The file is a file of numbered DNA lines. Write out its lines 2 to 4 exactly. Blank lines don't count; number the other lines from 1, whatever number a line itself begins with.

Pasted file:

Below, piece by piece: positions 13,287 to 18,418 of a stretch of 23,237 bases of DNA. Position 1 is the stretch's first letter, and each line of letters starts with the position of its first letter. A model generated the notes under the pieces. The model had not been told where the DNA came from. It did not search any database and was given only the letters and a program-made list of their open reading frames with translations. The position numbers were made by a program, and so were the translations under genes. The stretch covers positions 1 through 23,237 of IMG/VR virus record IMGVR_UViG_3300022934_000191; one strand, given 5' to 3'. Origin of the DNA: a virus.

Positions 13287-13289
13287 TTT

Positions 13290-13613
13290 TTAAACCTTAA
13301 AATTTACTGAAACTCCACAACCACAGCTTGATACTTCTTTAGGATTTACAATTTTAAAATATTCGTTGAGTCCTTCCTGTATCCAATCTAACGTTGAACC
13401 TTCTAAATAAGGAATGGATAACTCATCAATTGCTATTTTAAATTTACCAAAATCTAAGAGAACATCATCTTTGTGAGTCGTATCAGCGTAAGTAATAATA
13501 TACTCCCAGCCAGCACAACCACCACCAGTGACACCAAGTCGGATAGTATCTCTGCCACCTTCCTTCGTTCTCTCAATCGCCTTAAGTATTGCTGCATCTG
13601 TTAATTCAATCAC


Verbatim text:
Positions 13287-13289
13287 TTT

Positions 13290-13613